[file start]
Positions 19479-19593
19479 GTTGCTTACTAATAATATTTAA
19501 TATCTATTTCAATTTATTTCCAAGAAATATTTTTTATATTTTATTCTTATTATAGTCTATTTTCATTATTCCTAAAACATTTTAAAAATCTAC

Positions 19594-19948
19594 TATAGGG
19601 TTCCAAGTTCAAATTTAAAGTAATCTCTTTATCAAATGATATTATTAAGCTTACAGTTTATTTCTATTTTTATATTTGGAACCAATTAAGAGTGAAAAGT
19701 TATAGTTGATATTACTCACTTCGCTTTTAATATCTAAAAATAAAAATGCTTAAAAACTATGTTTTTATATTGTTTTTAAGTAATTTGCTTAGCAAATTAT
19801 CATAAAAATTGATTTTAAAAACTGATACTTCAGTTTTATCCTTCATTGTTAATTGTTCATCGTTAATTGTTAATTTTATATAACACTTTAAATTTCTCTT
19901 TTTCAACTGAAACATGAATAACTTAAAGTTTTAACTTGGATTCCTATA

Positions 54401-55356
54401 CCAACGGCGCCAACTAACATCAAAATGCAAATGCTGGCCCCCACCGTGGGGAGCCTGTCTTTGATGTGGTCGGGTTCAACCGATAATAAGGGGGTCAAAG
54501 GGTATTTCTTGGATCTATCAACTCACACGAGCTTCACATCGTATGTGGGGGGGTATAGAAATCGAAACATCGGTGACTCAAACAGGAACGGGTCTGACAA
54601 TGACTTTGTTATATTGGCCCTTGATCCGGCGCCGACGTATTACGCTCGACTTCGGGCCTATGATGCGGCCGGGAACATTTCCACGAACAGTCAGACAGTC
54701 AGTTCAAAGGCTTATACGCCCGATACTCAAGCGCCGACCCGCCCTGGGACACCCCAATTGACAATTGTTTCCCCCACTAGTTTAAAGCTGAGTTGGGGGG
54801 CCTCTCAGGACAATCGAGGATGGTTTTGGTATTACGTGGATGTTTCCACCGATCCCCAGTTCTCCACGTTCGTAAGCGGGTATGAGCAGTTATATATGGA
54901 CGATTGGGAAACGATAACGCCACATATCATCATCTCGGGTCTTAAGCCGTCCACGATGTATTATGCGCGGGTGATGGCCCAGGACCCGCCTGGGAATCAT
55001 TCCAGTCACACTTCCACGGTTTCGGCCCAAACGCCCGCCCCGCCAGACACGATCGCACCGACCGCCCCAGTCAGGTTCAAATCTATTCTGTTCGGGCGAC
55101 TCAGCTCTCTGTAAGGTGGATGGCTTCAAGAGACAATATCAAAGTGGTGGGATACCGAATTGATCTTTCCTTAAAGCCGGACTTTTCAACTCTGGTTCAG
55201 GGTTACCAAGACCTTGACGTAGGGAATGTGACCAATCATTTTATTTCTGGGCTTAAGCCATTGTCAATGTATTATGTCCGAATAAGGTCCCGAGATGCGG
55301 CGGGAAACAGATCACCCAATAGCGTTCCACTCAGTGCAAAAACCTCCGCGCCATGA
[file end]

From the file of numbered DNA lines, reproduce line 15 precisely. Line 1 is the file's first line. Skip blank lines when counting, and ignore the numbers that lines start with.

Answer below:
54801 CCTCTCAGGACAATCGAGGATGGTTTTGGTATTACGTGGATGTTTCCACCGATCCCCAGTTCTCCACGTTCGTAAGCGGGTATGAGCAGTTATATATGGA